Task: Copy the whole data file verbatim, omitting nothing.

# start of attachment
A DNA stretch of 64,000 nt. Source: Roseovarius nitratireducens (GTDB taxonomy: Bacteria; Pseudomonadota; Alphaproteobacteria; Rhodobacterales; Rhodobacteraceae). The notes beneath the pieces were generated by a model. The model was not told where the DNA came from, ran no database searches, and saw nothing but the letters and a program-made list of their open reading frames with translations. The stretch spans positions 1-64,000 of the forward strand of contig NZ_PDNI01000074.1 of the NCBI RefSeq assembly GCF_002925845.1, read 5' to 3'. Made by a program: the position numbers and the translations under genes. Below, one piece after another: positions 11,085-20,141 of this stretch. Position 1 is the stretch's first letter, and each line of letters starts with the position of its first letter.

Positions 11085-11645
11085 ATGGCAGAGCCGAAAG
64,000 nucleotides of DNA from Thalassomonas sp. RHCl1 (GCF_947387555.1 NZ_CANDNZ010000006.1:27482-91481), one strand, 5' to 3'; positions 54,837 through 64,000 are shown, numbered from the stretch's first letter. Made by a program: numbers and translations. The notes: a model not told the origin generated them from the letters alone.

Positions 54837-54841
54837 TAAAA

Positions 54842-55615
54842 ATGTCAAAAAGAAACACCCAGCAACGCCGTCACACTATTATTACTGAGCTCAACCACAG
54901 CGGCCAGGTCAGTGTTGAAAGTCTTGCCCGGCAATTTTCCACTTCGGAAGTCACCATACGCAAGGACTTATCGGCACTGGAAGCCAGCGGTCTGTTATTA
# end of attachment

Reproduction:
A DNA stretch of 64,000 nt. Source: Roseovarius nitratireducens (GTDB taxonomy: Bacteria; Pseudomonadota; Alphaproteobacteria; Rhodobacterales; Rhodobacteraceae). The notes beneath the pieces were generated by a model. The model was not told where the DNA came from, ran no database searches, and saw nothing but the letters and a program-made list of their open reading frames with translations. The stretch spans positions 1-64,000 of the forward strand of contig NZ_PDNI01000074.1 of the NCBI RefSeq assembly GCF_002925845.1, read 5' to 3'. Made by a program: the position numbers and the translations under genes. Below, one piece after another: positions 11,085-20,141 of this stretch. Position 1 is the stretch's first letter, and each line of letters starts with the position of its first letter.

Positions 11085-11645
11085 ATGGCAGAGCCGAAAG
64,000 nucleotides of DNA from Thalassomonas sp. RHCl1 (GCF_947387555.1 NZ_CANDNZ010000006.1:27482-91481), one strand, 5' to 3'; positions 54,837 through 64,000 are shown, numbered from the stretch's first letter. Made by a program: numbers and translations. The notes: a model not told the origin generated them from the letters alone.

Positions 54837-54841
54837 TAAAA

Positions 54842-55615
54842 ATGTCAAAAAGAAACACCCAGCAACGCCGTCACACTATTATTACTGAGCTCAACCACAG
54901 CGGCCAGGTCAGTGTTGAAAGTCTTGCCCGGCAATTTTCCACTTCGGAAGTCACCATACGCAAGGACTTATCGGCACTGGAAGCCAGCGGTCTGTTATTA